Friday, April 22, 2016

Dueling Publicity: FDA LDT regulation, Congressional LDT regulation

In the last couple days, the P.R. battle on FDA regulation of LDTs continues.

In an Op Ed for THE HILL (here), the President of the American Cancer Society Cancer Action Network insists that "the FDA is the most appropriate agency to evaluate the validity of these diagnostic tests."  ACS/ACN urges that attempts to derail the FDA on the hill should be avoided.  Specifically, a rider to an unrelated bill would have blocked the FDA from using its funding to regulate LDTs.  See text at bottom.

At the same time, according to the subscription journal Gray Sheet, "house appropriators"  told the FDA to "suspend further efforts to finalize LDT guidance" and "work with Congress on a new regulatory pathway."   Here.   Week by week currently, the House E&C commmitee is working on draft legislation modeled on the Diagnostic Test Working Group Proposal (DTWG).  For an open access review at Genomeweb, here.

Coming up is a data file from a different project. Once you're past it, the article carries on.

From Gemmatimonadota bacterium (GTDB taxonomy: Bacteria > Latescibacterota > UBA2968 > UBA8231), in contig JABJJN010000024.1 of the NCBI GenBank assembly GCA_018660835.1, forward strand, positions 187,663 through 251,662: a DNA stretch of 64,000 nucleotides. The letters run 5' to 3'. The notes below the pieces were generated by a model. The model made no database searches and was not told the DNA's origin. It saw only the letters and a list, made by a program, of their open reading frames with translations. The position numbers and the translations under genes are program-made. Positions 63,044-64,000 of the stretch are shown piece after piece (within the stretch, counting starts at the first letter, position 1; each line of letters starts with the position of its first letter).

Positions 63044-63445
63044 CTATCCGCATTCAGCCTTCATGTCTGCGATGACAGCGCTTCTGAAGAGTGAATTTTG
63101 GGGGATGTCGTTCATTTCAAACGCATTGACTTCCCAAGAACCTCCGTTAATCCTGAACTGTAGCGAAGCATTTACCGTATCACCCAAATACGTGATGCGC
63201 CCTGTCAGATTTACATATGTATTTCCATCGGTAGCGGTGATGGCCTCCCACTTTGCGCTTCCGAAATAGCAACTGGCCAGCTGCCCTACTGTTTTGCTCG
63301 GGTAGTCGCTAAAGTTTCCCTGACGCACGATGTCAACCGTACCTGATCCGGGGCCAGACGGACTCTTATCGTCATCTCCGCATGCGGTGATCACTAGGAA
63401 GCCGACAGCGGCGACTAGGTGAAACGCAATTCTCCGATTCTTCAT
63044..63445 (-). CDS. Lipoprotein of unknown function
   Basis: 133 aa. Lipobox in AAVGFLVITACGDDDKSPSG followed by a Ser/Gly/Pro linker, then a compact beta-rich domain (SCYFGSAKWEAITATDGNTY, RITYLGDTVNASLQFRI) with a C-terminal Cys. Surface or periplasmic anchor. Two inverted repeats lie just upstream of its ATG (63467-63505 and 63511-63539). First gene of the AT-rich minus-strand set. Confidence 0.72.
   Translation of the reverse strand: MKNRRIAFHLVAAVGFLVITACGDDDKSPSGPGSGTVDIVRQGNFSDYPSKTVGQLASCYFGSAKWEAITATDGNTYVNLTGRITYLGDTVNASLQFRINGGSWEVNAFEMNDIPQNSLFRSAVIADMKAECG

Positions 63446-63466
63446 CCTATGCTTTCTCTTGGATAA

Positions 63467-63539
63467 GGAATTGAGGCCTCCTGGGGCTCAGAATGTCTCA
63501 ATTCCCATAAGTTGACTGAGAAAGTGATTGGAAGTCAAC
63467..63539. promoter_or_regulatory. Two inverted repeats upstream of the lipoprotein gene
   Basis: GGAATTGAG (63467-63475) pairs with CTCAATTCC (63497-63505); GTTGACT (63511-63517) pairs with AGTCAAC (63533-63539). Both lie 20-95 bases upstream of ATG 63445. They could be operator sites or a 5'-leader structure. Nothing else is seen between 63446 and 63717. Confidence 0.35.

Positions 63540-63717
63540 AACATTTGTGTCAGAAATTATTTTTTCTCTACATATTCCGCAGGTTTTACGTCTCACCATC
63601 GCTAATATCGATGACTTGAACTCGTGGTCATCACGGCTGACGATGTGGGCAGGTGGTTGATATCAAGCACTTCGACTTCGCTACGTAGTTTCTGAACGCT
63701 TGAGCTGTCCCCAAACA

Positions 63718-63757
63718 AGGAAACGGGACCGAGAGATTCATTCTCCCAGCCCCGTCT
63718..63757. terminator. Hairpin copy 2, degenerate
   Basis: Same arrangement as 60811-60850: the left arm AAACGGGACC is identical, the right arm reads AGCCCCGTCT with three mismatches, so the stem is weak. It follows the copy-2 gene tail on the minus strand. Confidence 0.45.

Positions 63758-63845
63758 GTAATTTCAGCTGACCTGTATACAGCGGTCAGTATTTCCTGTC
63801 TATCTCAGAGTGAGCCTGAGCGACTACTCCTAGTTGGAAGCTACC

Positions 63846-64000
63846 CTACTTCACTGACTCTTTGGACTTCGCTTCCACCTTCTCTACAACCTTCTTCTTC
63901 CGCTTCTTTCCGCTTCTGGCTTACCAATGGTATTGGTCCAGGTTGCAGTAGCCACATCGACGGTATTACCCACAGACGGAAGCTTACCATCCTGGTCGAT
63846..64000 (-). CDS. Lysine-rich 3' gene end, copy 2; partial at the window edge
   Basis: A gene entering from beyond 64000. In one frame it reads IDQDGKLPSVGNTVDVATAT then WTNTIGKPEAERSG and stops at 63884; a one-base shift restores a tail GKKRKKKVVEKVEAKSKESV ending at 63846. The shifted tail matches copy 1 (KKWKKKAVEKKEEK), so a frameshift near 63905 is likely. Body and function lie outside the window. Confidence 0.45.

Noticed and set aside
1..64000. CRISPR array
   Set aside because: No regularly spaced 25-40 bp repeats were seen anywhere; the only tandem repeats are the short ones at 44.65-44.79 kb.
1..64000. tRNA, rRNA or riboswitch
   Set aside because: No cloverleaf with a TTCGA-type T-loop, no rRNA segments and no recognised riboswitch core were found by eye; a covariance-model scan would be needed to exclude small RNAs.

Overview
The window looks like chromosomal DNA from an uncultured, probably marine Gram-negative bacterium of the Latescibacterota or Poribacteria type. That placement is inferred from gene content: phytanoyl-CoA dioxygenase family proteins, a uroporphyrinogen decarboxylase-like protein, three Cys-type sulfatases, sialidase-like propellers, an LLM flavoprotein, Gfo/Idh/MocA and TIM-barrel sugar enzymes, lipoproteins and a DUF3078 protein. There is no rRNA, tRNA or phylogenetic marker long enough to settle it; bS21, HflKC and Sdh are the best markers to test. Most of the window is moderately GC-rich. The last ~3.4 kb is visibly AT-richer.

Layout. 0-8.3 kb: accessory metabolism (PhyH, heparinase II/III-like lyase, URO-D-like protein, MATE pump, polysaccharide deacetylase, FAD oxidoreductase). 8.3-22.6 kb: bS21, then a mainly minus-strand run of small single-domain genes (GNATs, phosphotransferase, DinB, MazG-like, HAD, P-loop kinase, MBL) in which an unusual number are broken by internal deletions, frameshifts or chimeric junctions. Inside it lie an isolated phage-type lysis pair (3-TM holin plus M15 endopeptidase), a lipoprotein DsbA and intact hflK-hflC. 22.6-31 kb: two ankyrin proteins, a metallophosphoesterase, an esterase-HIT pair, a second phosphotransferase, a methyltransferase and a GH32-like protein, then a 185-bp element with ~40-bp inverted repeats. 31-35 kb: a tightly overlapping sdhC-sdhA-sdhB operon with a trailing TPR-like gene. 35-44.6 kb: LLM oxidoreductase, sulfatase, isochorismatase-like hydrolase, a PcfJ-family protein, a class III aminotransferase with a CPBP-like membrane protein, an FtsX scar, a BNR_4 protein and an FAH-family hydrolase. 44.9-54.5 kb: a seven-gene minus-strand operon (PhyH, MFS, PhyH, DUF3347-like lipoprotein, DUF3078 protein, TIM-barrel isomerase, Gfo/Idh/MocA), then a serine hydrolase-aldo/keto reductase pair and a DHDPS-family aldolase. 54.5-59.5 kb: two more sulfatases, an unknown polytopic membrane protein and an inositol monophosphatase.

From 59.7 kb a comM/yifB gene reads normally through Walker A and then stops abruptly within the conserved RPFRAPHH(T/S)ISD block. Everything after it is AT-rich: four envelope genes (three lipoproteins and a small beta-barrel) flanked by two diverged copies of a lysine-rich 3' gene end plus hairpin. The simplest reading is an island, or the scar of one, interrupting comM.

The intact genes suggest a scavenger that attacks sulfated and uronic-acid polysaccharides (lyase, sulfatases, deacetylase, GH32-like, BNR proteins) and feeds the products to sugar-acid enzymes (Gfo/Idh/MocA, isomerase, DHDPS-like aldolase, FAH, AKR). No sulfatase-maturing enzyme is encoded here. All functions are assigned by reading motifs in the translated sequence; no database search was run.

According to Gray Sheet, Rep. DeLauro (D-CT) and Beutler (R-WA) protested the amendment, and support a rollout of FDA regulation, just as ACS/ACN does.  Similarly, American Association of Cancer Research (AACR) supports FDA regulation of LDTs (here) and cosponsors a public workshop on approaches to FDA regulation of liquid biopsy cancer tests in July 2016 (here).

Some further details after the break.

The House committee agreed to provide a new $10M in support for the FDA for ZIKA molecular test and vaccine reviews.

On April 11, Gray Sheet reporting that an Innovation Bill in the Senate lacked LDT legislation because no consensus had been reached (here).


From the House committee's report, here.

House Text:

Laboratory Developed Tests.—The FDA’s draft guidance issued on October 3, 2014, titled ‘‘Framework for Regulatory Oversight of Laboratory Developed Tests’’ (LDTs), puts forth a proposed regulatory framework that is a significant shift in the way LDTs are regulated. 

Such a shift deserves input from the public, and Congress has been working with stakeholders, constituencies, and the FDA to find common ground on regulating LDTs. The FDA’s guidance circumvents the normal rulemaking process and changes expectations for patients, doctors, and laboratories for the first time since the Clinical Laboratory Improvement Amendments Act was passed in 1988. 

The Committee directs the FDA to suspend further efforts to finalize the LDT guidance and continue working with Congress to pass legislation that addresses a new pathway for regulation of LDTs in a transparent manner,